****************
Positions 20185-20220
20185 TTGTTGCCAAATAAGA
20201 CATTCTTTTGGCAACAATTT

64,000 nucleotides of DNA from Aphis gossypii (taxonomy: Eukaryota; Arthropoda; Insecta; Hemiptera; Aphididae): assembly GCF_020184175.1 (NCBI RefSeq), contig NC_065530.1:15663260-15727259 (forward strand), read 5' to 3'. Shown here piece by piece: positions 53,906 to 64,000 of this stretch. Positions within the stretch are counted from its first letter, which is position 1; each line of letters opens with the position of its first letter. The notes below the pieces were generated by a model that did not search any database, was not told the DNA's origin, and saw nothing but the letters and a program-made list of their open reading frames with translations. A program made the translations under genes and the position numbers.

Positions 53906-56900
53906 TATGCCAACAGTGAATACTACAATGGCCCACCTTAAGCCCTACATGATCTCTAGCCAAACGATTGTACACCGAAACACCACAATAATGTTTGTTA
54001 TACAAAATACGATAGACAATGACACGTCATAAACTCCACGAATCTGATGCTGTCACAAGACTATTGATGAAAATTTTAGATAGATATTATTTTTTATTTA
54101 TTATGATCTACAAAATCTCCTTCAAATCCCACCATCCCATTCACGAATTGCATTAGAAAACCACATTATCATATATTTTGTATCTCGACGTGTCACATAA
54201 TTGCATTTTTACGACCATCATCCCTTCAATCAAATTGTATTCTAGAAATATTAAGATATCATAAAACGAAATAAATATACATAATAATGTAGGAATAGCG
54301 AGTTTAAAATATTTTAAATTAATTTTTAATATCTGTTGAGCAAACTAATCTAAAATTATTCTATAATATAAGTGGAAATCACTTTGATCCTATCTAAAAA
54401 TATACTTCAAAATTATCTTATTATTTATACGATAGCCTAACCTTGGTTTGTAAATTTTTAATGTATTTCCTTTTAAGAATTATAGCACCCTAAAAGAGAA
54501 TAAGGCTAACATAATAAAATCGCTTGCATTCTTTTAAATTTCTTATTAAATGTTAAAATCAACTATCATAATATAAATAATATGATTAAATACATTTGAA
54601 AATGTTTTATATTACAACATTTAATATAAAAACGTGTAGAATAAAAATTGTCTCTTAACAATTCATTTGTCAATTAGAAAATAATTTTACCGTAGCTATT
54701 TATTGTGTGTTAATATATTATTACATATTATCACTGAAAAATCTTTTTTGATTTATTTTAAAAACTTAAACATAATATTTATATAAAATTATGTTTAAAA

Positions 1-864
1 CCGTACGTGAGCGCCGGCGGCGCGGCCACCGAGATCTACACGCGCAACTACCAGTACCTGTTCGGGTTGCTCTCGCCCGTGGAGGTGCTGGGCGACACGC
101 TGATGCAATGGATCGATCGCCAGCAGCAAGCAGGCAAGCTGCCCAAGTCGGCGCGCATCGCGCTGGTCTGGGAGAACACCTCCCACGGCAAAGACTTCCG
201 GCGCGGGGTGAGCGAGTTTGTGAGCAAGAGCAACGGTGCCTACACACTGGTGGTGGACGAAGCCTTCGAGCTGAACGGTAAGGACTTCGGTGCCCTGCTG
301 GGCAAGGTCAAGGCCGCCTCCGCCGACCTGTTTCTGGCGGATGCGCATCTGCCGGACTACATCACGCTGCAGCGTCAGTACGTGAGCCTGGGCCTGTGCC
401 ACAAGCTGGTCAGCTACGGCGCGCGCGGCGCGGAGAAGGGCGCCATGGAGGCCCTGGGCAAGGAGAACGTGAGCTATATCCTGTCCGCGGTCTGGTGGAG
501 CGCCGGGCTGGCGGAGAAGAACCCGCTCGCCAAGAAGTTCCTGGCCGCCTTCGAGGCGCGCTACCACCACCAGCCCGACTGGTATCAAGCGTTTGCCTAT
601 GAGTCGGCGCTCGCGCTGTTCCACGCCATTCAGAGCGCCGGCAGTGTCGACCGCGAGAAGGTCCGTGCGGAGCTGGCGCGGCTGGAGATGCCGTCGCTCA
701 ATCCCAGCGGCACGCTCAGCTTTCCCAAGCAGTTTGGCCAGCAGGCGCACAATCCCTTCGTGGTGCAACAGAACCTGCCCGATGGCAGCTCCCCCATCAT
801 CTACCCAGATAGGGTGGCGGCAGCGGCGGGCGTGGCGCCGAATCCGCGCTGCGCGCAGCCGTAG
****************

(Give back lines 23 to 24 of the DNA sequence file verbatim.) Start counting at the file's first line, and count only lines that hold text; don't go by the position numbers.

701 ATCCCAGCGGCACGCTCAGCTTTCCCAAGCAGTTTGGCCAGCAGGCGCACAATCCCTTCGTGGTGCAACAGAACCTGCCCGATGGCAGCTCCCCCATCAT
801 CTACCCAGATAGGGTGGCGGCAGCGGCGGGCGTGGCGCCGAATCCGCGCTGCGCGCAGCCGTAG